5 Items That Should Be High on Atlanta Braves' Offseason To-Do List
There was no September collapse in 2012 by the Atlanta Braves.
Just an October nightmare.
It was a very Kris Medlen-like performance, as the righty threw 6.1 innings only giving up two earned runs to the St. Louis Cardinals, but the double play that should've happened—which Chicago Cubs fans always seem to overlook so well—and two other errors cost Atlanta the first-ever Wild Card game.
The "Infield Fly Heard 'Round the World" didn't help, but the normally sure-handed Braves' defense collapsed.
This offseason may not be as painful as the previous, but the disappointment will linger in the clubhouse, especially as Chipper Jones—the poster boy of Atlanta baseball—is retiring.
Here are five things the Braves need to consider this winter.
1. Take Care of Small, Important Contracts
To succeed in the playoffs, a team must be complete in all areas, and the Braves' roster had the pieces this season.
Backup catcher David Ross started the Wild Card game over hometown favorite Brian McCann.
Ross went 3-for-4 with an early two-run home run and two singles in the playoffs.
Hey Frank Wren, lock him up.
Reed Johnson, Freddie Freeman and Andrelton Simmons are each due a little money on contracts, so give it to them.
Relief pitchers Chad Durbin and Peter Moylan should both be brought back at the small price they demand.
2. Figure out Michael Bourn's Contract Early
There is no denying that Michael Bourn was the catalyst for the Braves' offense.
As a client of Scott Boras, the speedy center fielder will demand a pretty penny in free agency. Personally, I think he should be given a competitive offer, but I am neither Frank Wren nor Liberty Media.
Conversely, a few Atlanta players have been let go—i.e. Andruw Jones, Marcus Giles—to the disdain of fans, but proved to be brilliant moves.
If Wren has something up his sleeve, great, but he cannot afford to spend time waiting for Bourn without thinking of other possibilities such as Angel Pagan, Cody Ross or Josh Willingham.
3. Decide on Martin Prado's Position
The young utility man is good for a lot more than blowing bubbles.
Martin Prado played four positions late in the season, and played them all well.
Even with his "I'll play where you need me" mentality, the Braves need to decide if Prado will take over for Chipper at the hot corner or stay in the outfield.
Unless a Reed Johnson and Prado platoon is planned in order to avoid Juan Francisco vs. left-handed pitching, acquiring someone a full-time third baseman or left fielder in the offseason would allow Prado to focus on one position.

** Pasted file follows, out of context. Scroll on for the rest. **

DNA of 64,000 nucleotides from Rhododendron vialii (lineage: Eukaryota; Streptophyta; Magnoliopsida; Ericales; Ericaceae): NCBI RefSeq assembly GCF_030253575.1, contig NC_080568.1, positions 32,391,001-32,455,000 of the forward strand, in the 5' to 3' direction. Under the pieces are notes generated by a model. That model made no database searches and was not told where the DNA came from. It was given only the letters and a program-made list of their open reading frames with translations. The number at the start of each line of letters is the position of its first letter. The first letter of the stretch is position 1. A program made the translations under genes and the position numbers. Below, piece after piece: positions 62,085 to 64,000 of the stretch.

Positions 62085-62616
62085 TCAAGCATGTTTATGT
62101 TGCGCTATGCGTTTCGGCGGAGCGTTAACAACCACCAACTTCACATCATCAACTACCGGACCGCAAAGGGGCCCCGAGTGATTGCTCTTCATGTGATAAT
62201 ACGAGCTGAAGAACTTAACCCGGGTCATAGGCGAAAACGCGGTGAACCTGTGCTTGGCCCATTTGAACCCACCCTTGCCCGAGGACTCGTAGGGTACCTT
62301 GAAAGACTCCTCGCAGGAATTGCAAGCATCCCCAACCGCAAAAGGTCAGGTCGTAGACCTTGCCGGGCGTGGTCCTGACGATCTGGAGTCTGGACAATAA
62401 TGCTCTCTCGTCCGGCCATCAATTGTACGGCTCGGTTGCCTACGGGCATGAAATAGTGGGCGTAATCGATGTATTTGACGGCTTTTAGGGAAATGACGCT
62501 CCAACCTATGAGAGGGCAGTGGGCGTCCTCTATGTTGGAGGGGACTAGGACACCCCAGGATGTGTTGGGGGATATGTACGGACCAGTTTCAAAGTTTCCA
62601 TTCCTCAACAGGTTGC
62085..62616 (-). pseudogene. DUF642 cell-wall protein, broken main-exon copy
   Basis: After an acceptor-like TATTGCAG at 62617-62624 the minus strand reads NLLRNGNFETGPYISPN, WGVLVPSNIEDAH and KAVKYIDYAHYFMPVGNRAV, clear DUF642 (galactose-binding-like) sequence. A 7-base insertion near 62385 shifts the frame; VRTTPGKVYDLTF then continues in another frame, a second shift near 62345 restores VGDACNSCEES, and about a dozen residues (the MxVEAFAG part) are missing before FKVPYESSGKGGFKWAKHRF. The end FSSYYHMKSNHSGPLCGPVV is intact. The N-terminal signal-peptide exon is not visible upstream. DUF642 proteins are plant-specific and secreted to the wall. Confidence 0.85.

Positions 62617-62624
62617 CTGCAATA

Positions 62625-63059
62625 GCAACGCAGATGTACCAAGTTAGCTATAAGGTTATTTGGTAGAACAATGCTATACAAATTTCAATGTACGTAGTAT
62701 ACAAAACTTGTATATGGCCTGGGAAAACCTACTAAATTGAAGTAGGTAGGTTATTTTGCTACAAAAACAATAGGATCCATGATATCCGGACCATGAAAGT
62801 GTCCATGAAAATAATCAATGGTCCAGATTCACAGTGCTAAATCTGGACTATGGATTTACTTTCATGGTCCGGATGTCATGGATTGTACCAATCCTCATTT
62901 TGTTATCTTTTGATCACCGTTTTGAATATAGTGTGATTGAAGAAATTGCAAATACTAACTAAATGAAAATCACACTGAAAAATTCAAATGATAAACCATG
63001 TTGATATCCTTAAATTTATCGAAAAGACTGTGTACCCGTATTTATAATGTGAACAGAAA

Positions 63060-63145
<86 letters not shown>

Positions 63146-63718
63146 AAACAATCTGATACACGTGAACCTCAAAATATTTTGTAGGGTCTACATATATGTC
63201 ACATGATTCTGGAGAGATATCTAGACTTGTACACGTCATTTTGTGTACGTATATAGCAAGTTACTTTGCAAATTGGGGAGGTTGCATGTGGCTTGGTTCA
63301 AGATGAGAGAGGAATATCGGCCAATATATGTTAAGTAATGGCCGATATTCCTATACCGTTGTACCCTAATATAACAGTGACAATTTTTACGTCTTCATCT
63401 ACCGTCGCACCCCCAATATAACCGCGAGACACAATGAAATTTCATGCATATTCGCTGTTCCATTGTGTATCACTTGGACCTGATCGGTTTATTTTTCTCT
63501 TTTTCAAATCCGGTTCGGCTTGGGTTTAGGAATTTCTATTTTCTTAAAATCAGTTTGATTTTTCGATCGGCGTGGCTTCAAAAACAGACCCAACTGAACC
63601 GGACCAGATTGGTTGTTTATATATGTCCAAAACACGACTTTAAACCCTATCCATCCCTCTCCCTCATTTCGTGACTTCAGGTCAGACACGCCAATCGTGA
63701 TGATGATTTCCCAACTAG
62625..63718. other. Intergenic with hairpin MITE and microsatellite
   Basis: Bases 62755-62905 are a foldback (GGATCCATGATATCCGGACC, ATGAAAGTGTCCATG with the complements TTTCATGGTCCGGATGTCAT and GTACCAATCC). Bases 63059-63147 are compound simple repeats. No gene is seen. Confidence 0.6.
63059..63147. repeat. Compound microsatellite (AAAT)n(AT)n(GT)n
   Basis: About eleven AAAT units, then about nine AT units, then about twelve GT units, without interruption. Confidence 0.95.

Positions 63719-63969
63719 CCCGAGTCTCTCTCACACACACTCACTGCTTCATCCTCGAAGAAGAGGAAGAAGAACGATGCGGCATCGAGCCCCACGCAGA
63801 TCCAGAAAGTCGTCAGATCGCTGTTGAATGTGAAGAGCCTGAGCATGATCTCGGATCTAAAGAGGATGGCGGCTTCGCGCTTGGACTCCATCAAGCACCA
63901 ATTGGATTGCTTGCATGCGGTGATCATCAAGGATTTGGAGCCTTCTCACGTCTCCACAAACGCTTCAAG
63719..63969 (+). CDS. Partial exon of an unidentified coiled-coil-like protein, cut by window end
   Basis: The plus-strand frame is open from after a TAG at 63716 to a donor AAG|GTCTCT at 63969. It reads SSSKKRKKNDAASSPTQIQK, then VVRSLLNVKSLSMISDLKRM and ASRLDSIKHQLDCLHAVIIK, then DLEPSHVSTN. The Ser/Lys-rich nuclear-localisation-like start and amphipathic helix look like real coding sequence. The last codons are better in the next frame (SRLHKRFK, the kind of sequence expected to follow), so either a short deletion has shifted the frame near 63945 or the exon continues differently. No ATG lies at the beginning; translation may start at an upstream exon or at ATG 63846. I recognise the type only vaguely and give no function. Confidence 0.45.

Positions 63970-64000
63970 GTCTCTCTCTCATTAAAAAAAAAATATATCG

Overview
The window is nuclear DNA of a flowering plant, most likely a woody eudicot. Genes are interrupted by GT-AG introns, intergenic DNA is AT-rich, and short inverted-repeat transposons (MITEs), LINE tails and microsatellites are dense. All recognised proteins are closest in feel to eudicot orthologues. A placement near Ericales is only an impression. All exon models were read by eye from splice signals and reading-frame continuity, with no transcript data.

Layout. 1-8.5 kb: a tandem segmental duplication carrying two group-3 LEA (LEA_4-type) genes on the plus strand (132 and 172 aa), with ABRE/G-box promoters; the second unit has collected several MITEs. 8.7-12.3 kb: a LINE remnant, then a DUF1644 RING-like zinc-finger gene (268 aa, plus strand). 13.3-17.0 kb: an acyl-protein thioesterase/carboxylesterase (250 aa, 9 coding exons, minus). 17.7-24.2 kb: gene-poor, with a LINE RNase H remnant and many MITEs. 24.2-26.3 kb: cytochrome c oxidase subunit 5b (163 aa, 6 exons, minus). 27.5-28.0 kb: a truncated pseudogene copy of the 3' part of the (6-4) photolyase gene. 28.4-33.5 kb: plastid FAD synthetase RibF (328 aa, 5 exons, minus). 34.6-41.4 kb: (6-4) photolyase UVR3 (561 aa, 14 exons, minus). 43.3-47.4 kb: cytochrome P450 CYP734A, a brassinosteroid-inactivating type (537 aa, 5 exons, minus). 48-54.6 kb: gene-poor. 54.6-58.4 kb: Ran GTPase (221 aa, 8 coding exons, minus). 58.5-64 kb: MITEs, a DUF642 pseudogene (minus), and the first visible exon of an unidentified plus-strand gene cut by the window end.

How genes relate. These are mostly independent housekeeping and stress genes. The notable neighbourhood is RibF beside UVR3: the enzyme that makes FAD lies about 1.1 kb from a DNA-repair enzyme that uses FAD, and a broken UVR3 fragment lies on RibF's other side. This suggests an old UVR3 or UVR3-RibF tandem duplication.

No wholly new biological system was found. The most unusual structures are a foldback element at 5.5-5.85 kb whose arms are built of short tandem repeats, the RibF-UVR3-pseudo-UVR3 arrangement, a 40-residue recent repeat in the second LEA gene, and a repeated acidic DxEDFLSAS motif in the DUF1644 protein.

His versatility can still be utilized in giving a teammate a day off here and there, but the constant position change in the field could be detrimental to his fielding.
4. Pick Up Options on Franchise Staples
The backbone of the pitching staff has been almost exclusively been Tim Hudson since his acquisition in 2005.
With 49 wins, an ERA slightly above 3.00, and a WHIP near 1.20, Huddy has been dealing the last three seasons. He is absolutely worth his $9 million dollar option.
While college teammate David Ross is usually Hudson's battery-mate, starting catcher and Georgia-boy Brian McCann knows how to call a game and swing the bat.
Though David O'Brien of the Atlanta Journal-Constitution reports that B-Mac is facing offseason surgery, the five-time Silver Slugger has the tools to get back on track next season after his disappointing 2012.
On a side note, although not a franchise staple by any means, southpaw Paul Maholm has a $6.5 million dollar option that Atlanta will most likely pick up as well.
5. Seriously Review Dan Uggla's Status
If Dan Uggla is going to hit 30 home runs and hit under .250, that is one story.
Now, could I do what Uggla does? Except for strike out, not a chance. But his powerful bat is a huge factor in the middle of the Atlanta lineup that needs to be a constant threat.
Granted, the second baseman did tie for the league lead in walks, but Uggla had 168 strikeouts in 523 at-bats.
Under 20 home runs and a below .225 average cannot be tolerated for too much longer by a $10 million-plus per year player.
The offseason is just a short time away, and there will certainly be meaningful conversations in Frank Wren's office very shortly.
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